When Your Tween Loses Interest in School

If your tween is losing interest in school, this could be the reason why

Bullying and other peer problems could by why your tween has lost interest in school.
If your tween loses interest in school you'll need to take action and get to the root of the problem.

 The middle school years can be years of exciting change for your family and your tween. But sometimes middle school also brings about events or circumstances that interfere with your child's studies and school experience. If your tween is suddenly struggling at school, or seems to have lost interest in his studies, you'll have to take quick action to find out why. Below are a few reasons why you're tween has lost interest in school.


Why Tweens Lose Interest with School

Physical Obstacles: If your tween is suddenly having trouble keeping up with his studies or isn't following along with his fellow classmates, there could be a physical problem that's causing his troubles. Be sure your child has his eyes and his hearing checked every year. Vision and hearing loss can creep up on a child and neither the child or the parent may realize that there's a problem. If your child can't see the white board or hear his teachers' lectures, his grades will likely take a tumble, as well as his interest in school. 

Overscheduled Calendar: Every parent wants their child to have a social life and life beyond school work. But the truth is many tweens are over scheduled and the result is burnout. If given the choice to choose between a fun sports activity and studying, it's fair to say most tweens will opt for the later. Be sure your tween has a healthy mix of after school activities, but remember, school has to come first.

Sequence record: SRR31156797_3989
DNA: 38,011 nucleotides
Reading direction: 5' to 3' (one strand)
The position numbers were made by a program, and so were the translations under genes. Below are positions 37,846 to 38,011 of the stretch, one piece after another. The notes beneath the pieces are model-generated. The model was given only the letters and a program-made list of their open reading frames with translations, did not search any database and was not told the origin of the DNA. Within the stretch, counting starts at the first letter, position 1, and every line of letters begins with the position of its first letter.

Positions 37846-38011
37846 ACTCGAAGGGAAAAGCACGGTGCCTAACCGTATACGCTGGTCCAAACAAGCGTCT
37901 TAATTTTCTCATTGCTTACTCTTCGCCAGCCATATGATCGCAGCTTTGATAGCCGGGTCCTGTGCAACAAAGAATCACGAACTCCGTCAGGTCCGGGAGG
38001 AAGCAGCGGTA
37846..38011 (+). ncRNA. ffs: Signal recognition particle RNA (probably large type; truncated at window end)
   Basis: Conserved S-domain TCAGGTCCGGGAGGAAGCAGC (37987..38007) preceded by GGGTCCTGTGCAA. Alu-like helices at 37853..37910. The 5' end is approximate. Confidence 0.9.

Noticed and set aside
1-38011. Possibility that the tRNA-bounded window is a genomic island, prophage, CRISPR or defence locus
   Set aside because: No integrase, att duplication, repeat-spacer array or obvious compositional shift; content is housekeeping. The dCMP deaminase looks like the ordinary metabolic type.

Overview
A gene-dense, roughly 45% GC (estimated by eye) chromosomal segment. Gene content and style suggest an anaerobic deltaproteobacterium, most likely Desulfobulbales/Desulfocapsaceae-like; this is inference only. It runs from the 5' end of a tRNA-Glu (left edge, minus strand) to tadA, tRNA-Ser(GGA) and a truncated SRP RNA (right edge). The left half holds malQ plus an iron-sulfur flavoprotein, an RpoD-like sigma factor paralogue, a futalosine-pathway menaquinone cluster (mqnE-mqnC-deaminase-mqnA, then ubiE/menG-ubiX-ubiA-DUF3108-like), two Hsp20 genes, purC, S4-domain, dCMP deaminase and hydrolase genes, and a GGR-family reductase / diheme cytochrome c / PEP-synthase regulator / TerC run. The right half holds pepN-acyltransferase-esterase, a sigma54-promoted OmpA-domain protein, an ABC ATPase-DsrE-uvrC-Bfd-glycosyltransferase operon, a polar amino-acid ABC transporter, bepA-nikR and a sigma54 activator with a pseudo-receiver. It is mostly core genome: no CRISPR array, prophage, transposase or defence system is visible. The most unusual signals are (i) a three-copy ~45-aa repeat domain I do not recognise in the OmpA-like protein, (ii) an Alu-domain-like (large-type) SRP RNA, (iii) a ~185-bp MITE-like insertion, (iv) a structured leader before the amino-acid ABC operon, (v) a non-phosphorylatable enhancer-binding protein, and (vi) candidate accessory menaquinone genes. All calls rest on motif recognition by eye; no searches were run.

Family Problems: Sometimes family life can be stressful, especially for sensitive tweens. If you're family is grieving, going through a divorce, experiencing job loss, or is facing financial or health problems, your tween will suffer, just as you do. While you want your child to know what's going on, you don't have to share every detail, and probably shouldn't, especially if your tween has difficulty coping with stressful situations.

If your family is truly facing a crisis, it might help to seek the advice of a therapist or the school counselor. 

Bullying or Peer Pressure: Middle school is peak season for bullying, in fact, children your child has known his whole life may suddenly change and turn on him. It's sad, but rarely do children make it through middle school without some encounter with a bully, mean girl, or even a former best friend turned frenemy. The upside is that your child will learn a lot about real friendships and integrity and how to handle himself when these situations present themselves. Role play ways your child can respond to a verbal attack, and help your tween expand his social circle so that he always has a good friend he can rely on. 

Disconnect with the Teacher: Sometimes a student and a teacher just don't click and when that happens a child may lose interest in the class. Students may also give up when they see that a teacher is playing favorites, or is unrealistic about homework assignments and other expectations.

While you can't make your child's teacher like your student you can make sure that expectations are realistic and that there's equal opportunity for success in the classroom. Make sure your tween knows that you're behind him 100 percent, and willing to work with him on any academic struggles he might be having. 


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